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The Temple Of The Ramesseum

The Temple of the Ramesseum was built by Ramses II as a funerary Temple in 1304-1207 B.C and was dedicated to the god Ra. Most of the Temple is in ruins today. The entrance to the Temple once had two towers that have since collapsed.
Only a colonnaded hall has survived in the first courtyard of the Temple. In front of the ruins of the first tower, there once stood a colossal statue of Ramses that was more than 1000 Tons in weight and 18m high! You can still see the remains of it today.
Many other Kings have superimposed monuments in the Ramesseum, such as Mernptah and Ramses III.
The Greeks identified this as the Temple of Memnonium (they associated the colossal statue in front of the Temple with their legendary hero, Memnon, the son of Aurora, whose mother, Eos, was the Goddess of dawn. Also, they sometimes called it "the tomb of Ozymandias," a name that might have to be derived from the ancient Egyptian word "User-Maat-Ra."


This vast temple later inspired a poetic verse by Percy Bysshe Shelley in his poem Ozymandias. 
"I met a traveler from an antique land
Who said—Two vast and trunkless legs of stone
Stand in the desert. . . . Near them, on the sand,
Half sunk a shattered visage lies, whose frown,
And wrinkled lip and sneer of cold command,
Tell that its sculptor well those passions read
Which yet survive, stamped on these lifeless things,
The hand that mocked them, and the heart that fed;
And on the pedestal, these words appear:
My name is Ozymandias, King of Kings;
Look on my Works, ye Mighty, and despair!
Nothing besides remains. Round the decay
Of that colossal Wreck, boundless and bare
The lone and level sands stretch far away."
-Percy Bysshe Shelley 1792-1822
Diodorus' Theory
The Roman historian Diodorus believed that the temple was the work of the legendary King Ozymandias and that his tomb was there. Diodorus even gives detailed descriptions of the tomb of Ozymandias and describes the inscription at its entrance: "I am Ozymandias, King of Kings. If anyone would know how great I am and where I lie, let him surpass any of my works."

Temple Design


The Temple measures 600 feet by 220 feet. The eastern tower of the temple was the main entrance and was once decorated with scenes of the battle of Kadesh, but it is in ruins today. On the right wing of the tower, you will find inscriptions representing the 118 cities that Ramses III conquered during his military campaigns. You will also see scenes of prisoners taken to the King. On the left wing of the tower, there are scenes of the famous battle between Ramses II and the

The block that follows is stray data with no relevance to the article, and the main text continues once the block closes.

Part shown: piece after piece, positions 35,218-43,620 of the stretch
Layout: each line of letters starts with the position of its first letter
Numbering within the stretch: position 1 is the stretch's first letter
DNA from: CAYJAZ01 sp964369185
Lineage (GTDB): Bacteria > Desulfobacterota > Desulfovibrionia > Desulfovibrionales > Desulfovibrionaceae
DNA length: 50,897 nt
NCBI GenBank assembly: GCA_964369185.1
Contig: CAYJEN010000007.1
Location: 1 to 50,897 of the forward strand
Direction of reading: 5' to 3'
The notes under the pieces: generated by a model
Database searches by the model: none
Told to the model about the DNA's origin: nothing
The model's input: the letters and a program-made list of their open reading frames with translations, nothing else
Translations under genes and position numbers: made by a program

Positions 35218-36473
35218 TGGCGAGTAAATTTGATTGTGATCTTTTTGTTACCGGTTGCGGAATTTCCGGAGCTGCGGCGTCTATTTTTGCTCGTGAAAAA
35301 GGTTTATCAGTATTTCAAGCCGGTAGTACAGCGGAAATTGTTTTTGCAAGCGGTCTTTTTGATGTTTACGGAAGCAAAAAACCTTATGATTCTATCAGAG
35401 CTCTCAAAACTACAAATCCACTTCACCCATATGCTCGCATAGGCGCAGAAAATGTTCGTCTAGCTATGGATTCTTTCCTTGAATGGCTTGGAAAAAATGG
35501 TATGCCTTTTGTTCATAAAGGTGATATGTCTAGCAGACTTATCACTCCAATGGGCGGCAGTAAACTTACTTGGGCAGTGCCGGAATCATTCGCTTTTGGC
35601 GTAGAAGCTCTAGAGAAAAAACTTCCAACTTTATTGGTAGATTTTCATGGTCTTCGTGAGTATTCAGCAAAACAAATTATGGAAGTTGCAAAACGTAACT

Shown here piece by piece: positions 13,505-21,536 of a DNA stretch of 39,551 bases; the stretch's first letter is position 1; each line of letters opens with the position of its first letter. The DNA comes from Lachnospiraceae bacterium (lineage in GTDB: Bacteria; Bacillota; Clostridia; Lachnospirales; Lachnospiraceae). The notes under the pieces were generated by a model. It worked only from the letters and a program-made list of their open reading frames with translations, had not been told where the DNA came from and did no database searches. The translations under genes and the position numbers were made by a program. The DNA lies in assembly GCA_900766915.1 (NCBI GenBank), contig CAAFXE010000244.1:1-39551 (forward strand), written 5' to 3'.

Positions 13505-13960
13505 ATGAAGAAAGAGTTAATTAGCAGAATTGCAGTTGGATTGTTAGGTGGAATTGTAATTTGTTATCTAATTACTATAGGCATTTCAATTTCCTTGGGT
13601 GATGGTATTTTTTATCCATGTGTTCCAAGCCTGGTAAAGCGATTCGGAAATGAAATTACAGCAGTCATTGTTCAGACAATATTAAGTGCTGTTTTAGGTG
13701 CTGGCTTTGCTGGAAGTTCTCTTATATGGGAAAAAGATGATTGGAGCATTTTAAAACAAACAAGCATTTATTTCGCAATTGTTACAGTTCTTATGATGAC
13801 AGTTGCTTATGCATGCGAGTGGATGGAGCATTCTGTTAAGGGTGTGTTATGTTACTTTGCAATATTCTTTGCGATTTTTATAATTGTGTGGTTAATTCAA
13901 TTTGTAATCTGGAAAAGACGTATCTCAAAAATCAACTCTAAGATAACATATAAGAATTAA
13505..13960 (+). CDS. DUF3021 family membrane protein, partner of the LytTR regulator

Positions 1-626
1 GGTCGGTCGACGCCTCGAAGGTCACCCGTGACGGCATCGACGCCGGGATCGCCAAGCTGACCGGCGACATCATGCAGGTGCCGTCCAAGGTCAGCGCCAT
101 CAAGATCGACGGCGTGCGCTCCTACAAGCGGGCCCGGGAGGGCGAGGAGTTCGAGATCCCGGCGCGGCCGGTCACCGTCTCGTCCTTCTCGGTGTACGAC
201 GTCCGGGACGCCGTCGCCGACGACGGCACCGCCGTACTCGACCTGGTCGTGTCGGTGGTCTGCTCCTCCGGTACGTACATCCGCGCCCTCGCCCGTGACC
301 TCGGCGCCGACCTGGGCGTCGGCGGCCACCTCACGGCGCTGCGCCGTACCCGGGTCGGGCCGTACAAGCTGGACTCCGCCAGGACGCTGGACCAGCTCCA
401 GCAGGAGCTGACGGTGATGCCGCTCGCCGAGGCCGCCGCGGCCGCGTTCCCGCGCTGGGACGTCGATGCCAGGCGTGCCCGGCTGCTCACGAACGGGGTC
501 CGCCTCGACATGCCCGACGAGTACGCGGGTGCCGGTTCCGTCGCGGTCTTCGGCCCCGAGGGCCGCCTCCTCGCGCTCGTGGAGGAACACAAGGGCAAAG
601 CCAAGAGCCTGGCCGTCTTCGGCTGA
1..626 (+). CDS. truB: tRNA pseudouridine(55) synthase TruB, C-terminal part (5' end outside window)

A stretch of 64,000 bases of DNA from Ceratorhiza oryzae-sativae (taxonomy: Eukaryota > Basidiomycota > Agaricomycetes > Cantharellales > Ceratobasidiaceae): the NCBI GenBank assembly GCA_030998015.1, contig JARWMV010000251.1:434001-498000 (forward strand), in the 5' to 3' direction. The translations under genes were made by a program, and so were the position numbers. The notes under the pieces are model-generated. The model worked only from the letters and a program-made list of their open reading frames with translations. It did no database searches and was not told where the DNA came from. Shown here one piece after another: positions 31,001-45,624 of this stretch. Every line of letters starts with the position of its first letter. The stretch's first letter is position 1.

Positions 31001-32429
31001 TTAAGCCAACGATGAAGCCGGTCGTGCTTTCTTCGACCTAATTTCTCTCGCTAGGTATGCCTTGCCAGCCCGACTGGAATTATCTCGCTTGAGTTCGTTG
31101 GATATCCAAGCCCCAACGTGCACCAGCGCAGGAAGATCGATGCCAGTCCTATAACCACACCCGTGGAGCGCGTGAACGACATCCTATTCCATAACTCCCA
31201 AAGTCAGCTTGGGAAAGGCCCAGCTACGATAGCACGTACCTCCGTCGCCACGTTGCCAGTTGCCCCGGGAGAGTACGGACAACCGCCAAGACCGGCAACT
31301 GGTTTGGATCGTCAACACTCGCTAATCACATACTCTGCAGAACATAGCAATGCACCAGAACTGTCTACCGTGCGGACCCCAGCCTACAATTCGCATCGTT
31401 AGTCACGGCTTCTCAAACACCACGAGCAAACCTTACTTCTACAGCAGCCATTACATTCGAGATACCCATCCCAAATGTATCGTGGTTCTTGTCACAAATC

Hittites. After that, you will proceed to the first open courtyard, where you will see many damaged statues. Once, there was a colossal statue of Ramses II, and at its feet, it read: "My name is Ozymandias, King of Kings: Look upon my works, ye Mighty, and despair."
In the great Hypostyle hall, 29 columns are still standing. The ones in the middle are shorter than those on the sides to allow light into the temple. Here, on the left side, you can see more scenes of the battle of Kadesh. On the right of this hall, and outside the walls of the hypostyle hall, lies a much older Temple, built by Seti I and dedicated to the God Amon Ra. The second courtyard is much better than the first one, and you can see two rows of Osiris columns on both sides representing Ramses II. Further south, another small hypostyle hall once had eight papyrus-bud columns. The Hall of Astronomy is located, where the first 12th-month calendar is illustrated. This hall is decorated with scenes of the offering
and scenes of the sacred boat of Amon Ra. On the western wall, you will see Ramses II sitting under the Tree of Life, where the God Thoth and the Goddess Seshat are recording his name in the tree's leaves for a long life.
If you go further on the western side, you will find the ruins of two vestibules that lead you to a library, linen room, and the badly ruined sanctuary dedicated to the God Amon Ra.
To the south of the Temple, Ramses II built a grand mud break palace where he stayed during his visits to the site. To the south of this section lies the small Temple of Mern-Ptah, the successor of Ramses II. In 1896, the great Egyptologist William Flinders Petrie excavated this site extensively. Petrie found a critical Stella, known as the "Israel Stella," which contained the first reference to the "Tribe of Israel." Because of this Stella, many archaeologists believe that Mern-Ptah will likely be the Pharaoh mentioned in the Book Of Exodus.

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